Does vitamin D conjure up thoughts of sunshine for you?
Maybe it's because you remember hearing somewhere about the sun being important in making sure we have enough vitamin D?
Well, you're right!
Our skin holds the remarkable power of transforming the ultraviolet rays from the sun into a vitamin that provides our bodies with enormous benefit.
Just 10-20 minutes of full sun each day provides us with enough 'solar power' to make plenty of our own vitamin D in it's activated form 'calcitriol'
However, what you may not know is that
vitamin D is actually closer to a hormone in it's structure and role in the body.
vitamin D3's scientific name is as it's name suggests - is 'like cholesterol'.
So what does that mean in terms of its roles throughout the body?
Vitamin D's most studied role is in its regulation of calcium absorption
which occurs via the intestines.
It does this by acting as a hormone or messenger in conjunction with
parathyroid hormone to either store calcium in the bones
which can be used to regenerate and remodel them.
Or if calcium blood levels are low due to calcium needs not being met nutritionally, stem cells within bone marrow are given the hurry along to become mature
bone cells in order for stored calcium from the bones to be released.
With vitamin D receptors (VDRs) located ubiquitously throughout the body
this gives us an idea of how extensively vitamin D is used.
VDRs are found in the breast, bone, brain, and endocrine tissue;
as well as cardiac, smooth and skeletal muscle.
Vitamin D plays a crucial role in ensuring bones keep their integrity and don't become weak and porous. Rickets and osteoporosis are two of the main health conditions that can be a result of poor bone mineralisation.
Vitamin D helps to keep your immunity and heart strong,
and greatly assists with skin health and regeneration.
It also plays a role in brain development and mental health,
keeping us mentally sharp and helps to promote positive mood.
How to make sure you are getting enough of the 'D'
New Zealand and Australian nutritional reference values tells us that the 'adequate' intake (because they don't know exactly how much we need)
can sit around 5ug or 200IU/day from birth to around 50 years old,
with requirements increasing slightly from 51 onwards.
To give some perspective on this recommendation,
vitamin D supplements sold here in New Zealand can go up to
1000IU per tablet/capsule.
Food sources of vitamin D are oily fish (sardines, tuna, salmon);
eggs (free-range are always best, for us and the chickens);
and organ meats, particularly liver.
Mushrooms also contain vitamin D2, or ergocalciferol.
Some foods, like milk are now fortified with vitamin D.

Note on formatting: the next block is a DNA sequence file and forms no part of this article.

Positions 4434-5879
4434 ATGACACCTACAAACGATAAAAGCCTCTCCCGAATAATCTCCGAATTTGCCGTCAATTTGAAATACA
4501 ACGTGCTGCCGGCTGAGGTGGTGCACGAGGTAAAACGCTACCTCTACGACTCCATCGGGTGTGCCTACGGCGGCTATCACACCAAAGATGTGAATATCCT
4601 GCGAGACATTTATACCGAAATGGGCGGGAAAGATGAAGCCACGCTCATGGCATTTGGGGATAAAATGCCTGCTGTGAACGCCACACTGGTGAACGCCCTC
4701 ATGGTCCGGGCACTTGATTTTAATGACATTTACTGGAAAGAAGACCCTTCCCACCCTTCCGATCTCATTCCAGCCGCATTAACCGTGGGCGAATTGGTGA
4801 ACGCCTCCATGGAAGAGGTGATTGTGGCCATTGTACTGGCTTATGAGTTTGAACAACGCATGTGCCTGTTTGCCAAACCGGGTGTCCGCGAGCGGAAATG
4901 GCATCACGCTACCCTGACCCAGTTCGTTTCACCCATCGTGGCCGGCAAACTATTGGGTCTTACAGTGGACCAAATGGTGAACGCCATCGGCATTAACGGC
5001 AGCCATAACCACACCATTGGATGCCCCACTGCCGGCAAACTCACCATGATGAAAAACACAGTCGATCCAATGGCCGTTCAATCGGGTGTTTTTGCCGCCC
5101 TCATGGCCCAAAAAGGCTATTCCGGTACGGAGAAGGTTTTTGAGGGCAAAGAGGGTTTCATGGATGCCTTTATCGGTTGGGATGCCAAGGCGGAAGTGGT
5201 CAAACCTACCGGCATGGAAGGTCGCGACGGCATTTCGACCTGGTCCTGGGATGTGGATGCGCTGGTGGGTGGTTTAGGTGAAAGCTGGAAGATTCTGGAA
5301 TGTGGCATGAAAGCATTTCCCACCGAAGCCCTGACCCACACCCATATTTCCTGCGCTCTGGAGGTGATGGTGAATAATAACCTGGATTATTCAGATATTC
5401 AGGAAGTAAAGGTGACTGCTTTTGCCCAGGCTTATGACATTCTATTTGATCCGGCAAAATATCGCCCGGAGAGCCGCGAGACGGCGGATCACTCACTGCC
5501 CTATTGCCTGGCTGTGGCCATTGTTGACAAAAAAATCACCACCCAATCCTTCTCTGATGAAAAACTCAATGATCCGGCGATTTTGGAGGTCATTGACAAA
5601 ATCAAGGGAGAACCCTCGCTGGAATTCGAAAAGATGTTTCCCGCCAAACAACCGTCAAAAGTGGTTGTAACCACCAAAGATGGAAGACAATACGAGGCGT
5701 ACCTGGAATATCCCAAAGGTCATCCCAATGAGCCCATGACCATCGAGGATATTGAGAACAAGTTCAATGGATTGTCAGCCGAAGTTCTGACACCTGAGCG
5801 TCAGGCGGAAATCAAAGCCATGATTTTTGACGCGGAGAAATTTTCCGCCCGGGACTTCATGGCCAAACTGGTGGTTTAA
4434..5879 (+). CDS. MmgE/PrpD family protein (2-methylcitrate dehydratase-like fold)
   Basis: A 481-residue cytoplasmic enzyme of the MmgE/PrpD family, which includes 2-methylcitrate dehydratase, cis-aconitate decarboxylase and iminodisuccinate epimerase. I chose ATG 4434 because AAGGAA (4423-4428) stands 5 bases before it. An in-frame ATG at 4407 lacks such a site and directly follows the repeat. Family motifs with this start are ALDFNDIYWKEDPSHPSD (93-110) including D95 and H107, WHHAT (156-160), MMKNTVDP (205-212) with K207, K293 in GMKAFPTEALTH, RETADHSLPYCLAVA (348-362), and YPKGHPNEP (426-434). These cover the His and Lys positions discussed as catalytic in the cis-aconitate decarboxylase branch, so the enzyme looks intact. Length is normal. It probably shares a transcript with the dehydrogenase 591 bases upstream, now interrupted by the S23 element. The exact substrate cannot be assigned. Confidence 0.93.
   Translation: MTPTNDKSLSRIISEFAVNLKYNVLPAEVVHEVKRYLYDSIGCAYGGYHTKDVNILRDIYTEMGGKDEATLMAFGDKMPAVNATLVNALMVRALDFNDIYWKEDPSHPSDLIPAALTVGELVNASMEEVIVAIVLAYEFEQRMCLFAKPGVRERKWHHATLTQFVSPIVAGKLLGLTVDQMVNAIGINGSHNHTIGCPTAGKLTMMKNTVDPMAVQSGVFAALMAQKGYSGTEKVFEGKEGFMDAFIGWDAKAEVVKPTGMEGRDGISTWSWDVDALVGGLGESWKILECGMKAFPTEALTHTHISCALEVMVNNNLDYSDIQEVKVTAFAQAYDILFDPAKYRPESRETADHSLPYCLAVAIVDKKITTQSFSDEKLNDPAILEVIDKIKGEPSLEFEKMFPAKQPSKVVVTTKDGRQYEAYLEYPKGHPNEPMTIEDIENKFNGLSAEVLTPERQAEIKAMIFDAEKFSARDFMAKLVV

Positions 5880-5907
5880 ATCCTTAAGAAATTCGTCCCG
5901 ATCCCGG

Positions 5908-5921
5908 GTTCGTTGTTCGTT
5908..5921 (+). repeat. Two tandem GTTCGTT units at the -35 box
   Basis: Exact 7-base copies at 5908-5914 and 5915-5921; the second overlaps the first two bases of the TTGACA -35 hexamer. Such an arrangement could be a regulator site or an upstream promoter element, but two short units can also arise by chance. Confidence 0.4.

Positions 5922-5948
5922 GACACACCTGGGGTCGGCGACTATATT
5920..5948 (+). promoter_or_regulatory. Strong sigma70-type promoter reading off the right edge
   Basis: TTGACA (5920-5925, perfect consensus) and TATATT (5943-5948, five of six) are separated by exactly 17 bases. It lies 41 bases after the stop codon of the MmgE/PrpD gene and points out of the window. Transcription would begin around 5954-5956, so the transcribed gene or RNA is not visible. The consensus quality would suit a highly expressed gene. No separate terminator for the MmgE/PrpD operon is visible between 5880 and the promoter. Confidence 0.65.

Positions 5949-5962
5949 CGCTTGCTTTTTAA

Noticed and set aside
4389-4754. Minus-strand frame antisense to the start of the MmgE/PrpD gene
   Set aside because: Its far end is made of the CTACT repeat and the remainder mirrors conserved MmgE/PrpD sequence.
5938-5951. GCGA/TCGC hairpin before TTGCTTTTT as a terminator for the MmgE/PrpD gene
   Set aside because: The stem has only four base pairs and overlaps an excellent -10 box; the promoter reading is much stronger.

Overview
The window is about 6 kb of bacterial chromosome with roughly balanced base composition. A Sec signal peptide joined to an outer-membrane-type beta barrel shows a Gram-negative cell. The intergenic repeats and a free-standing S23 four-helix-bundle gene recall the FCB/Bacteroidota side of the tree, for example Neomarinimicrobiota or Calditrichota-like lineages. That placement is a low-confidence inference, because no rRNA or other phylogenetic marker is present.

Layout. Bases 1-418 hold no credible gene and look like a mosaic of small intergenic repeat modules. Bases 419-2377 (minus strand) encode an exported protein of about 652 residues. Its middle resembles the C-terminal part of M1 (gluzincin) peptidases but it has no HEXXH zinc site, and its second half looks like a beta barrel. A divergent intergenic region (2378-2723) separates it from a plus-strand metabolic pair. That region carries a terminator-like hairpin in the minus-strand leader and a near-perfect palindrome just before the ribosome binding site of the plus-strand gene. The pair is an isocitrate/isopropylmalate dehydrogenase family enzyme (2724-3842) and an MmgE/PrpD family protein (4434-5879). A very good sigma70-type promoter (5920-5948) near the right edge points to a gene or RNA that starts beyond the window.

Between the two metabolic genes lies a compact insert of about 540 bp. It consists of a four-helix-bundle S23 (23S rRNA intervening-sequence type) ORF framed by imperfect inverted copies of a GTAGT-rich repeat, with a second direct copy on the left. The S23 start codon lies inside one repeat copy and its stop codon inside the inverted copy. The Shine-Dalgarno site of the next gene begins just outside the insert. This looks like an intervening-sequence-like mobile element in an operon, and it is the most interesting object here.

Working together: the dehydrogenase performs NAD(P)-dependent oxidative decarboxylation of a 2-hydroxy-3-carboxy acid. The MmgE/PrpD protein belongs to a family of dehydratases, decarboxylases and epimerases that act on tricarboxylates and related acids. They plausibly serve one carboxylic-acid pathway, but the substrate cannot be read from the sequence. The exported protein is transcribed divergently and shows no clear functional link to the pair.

However food sources are unlikely to ever give us enough daily vitamin D
adding to the issue that it tends to be poorly absorbed through food.
So we go back to the sun being the best option...
What about being sun smart?
Here in New Zealand we have a dirty big hole in the ozone layer
exposing us to higher levels of 'harmful' UV rays,
so understandably there is a lot of emphasis on the 'Slip, Slop, Slap' approach
to cover up and avoid the harshest sunlight hours in Summer.
However, we do need a certain amount of sunlight exposure to be able to produce this vital vitamin.
Short bursts of sunlight exposure have been studied to be the most effective so this need not mean baking to a crisp in the middle of January!
It is much more beneficial to ensure we have a year round approach
to sun exposure, particularly those of you who have:
- A lower mood/depression
- Seasonal Affective Disorder
- Darker skin (higher melanin means you don't absorb UV rays so well) - Those who wear covering clothing (overalls, hijab, burka)
- Those with 'chalky' bones
Spending at least 20 minutes in the sun (arms, hands, face in Winter)
helps our bodies produce enough of it's own vitamin D, if we give it some help.
Do you need to supplement it?
Some people who are at risk e.g the elderly
may be given vitamin D on prescription by their GP.
In general with clients who I think may have higher requirements for vitamin D
(low mood; skin issues; chronic immunity issues;
predisposition to heart conditions;
peri and postmenopausal women)
I refer them for a simple blood test to assess levels first.
As vitamin D is a fat soluble vitamin we don't just pee out
what our body doesn't need,
it can actually build up in our fat cells and in severe cases lead to toxicity.
Hence why I will always have my clients tested before
supplementing vitamin D therapeutically.
I suggest speaking with your GP/Naturopath/Health Practitioner if you think that you could benefit from getting your vitamin D levels checked before supplementing.
As always, I recommend seeking out a practitioner-only supplement
for quality and efficacy due to our supplement supply laws here in New Zealand
being a little loose around what is good enough to sell.
If strengthening your immunity, checking in on your mood, or anything mentioned in this article is something you would like to explore please contact Amy@calyxhealth.nz
to arrange a FREE 15 minute discovery call
and assess whether an holistic approach to your health is right for you.
Amy Donovan is a qualified and registered Naturopath, Medical Herbalist and
Massage Therapist working from her private clinic in Te Awamutu, New Zealand.
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Marieb, E. N., & Hoehn, K. (2014). Human Anatomy & Physiology (9th ed.). Essex, England: Pearson.
Ministry of Health. (2005). Vitamin D. Retrieved April 18, 2019, from https://www.nrv.gov.au/nutrients/vitamin-d
Sarris, J., & Wardle, J. (2014). Clinical naturopathy - an evidence-based guide to practice(2nd ed.). Chatswood, NSW: Elsevier Australia.
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